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Peter Bart: ‘Catch-22’s Dark Side Might Get The Vote Of Today’s Cometicians

Peter Bart

Critics have often been stumped by satire. This seemed again the case this week as puzzled TV reviewers wrestled with George Clooney’s superbly astringent rendition of Catch-22. Shouldn’t there be more laughs in satire, some asked? Ironically, I revisited this question as I paid a visit to the Comedy Store (a guilty pleasure) and heard a grumpy young comic complain, “The only people getting laughs any more are politicians –and they don’t even mean to.”

He was half right. We are laughing at politicos these days, but they like it that way. A stunning number of elections around the world are being won by professional comedians. Even Donald Trump thinks he’s funny. But so does the new president of Ukraine, the prime minister of Slovenia, the president of Guatemala, the onetime mayor of Reykjavik in Iceland, and the man who will likely be the next prime minister of the UK.

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This unlikely cast of characters – one-time stand-ups – has even earned a new name, cometician, and found a new purpose: to disrupt the established political order by making it seem funny.

Indeed, cometicians likely would admire Catch-22 (on Hulu starting this week) because it captures the insidiously subversive tone of Joseph Heller’s revered 1961 novel. Its core message is that neither war, nor life for that matter, makes much sense, which reflects the subtext of the politico-comics. “Every joke is a tiny revolution,” George Orwell once wrote. It was not a laugh line.

The crossover between comedy and politics has become an important weapon for the new populists, notes The Economist, hardly a repository of humor. Hence authoritarian leaders like Trump or the UK’s Boris Johnson “control the demolition of their own dignity” (Johnson, like Trump, graduated from TV). Even the very unfunny Barack Obama once joked that Trump might turn the White House into a casino with a Trump sign on top. Obama would have liked Iodymyr Zelensky’s line (he was a Ukrainian stand-up) that his rival needed a second presidential term “so he wouldn’t get a prison term.”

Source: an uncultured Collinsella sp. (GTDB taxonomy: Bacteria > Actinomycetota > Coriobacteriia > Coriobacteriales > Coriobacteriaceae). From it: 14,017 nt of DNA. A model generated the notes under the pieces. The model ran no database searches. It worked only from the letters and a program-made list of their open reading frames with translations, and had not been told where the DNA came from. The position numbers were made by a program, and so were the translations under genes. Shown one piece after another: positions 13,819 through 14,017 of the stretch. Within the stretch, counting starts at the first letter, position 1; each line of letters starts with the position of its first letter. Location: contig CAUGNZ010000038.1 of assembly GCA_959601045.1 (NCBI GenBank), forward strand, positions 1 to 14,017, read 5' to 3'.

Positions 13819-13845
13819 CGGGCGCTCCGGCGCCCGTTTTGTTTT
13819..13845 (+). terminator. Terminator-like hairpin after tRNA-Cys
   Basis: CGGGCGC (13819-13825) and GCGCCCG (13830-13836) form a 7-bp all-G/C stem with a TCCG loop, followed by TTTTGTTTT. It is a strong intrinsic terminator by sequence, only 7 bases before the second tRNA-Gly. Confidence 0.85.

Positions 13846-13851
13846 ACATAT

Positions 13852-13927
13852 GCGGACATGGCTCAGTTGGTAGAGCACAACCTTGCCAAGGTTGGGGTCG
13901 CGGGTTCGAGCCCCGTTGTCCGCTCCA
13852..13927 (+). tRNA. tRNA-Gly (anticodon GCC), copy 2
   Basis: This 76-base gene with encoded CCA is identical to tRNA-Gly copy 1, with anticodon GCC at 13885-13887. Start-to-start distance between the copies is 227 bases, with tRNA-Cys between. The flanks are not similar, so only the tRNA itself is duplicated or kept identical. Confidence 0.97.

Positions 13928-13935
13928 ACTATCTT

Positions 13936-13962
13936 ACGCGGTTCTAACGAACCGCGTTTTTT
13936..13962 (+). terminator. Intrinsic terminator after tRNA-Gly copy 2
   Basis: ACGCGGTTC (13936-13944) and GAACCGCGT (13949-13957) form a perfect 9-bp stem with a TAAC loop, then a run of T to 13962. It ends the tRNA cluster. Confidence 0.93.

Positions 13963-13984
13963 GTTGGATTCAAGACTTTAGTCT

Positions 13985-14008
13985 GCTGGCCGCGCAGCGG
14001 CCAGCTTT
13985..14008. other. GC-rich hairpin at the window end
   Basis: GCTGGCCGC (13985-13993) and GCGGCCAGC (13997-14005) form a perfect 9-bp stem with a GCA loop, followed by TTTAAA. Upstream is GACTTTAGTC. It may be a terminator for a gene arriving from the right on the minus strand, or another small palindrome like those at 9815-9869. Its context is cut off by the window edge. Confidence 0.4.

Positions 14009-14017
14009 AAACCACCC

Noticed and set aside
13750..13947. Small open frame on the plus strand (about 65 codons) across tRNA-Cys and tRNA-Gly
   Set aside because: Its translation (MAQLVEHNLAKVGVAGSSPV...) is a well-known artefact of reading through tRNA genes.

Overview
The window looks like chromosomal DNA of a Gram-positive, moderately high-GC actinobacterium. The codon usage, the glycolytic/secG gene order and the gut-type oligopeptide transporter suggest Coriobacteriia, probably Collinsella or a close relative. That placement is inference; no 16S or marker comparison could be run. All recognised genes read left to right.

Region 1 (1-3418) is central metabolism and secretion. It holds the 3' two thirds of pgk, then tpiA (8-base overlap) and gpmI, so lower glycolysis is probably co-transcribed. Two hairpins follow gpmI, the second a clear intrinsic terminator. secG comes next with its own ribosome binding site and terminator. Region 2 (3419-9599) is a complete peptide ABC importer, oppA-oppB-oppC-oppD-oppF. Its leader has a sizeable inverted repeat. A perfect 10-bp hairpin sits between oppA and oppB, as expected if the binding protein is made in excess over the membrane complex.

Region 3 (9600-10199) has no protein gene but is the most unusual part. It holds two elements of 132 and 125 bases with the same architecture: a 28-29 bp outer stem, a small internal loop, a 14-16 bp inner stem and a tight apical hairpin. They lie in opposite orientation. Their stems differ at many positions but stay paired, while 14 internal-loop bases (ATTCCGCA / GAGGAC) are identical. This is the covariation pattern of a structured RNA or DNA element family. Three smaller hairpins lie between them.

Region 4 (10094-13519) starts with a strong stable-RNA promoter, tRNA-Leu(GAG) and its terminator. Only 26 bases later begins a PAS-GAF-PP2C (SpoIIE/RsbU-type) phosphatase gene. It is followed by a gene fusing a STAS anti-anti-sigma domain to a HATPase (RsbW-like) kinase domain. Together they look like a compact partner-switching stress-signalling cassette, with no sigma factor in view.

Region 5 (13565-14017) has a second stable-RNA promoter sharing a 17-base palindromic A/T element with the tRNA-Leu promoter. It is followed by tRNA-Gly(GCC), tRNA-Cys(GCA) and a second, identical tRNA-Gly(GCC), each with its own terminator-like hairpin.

In its unexpected commentary on cometicians, The Economist affirms that the new breed are mostly insurgents bent on destabilizing the opposition. Thus Italy’s populist chief Matteo Salvini often wears a Putin T-shirt. “When the going gets funny, the funny gets going,” observes Jon Gnarr, the comic who was mayor of Reykjavik from 2010-2014.

Trump’s brand of humor, of course, is rooted in profanity-based put-downs (calling Elizabeth Warren “Pocahantas”), but his extremes have nurtured the approval of his base. Some of his overseas admirers have even aimed lower: Guatemala’s president Jimmy Morales sometimes performs in blackface playing a character named Black Dragon Fruit.

Given all this, it’s likely that Catch-22 will find a receptive audience around the world. International viewers should relish Clooney’s raucous performance as a general who demands that his troops march in ever tighter formations. On the other hand, if Clooney had cast Alec Baldwin in the role, his comedic intentions might have been further sharpened..

For that matter, given international trends, why isn’t Baldwin running for office?

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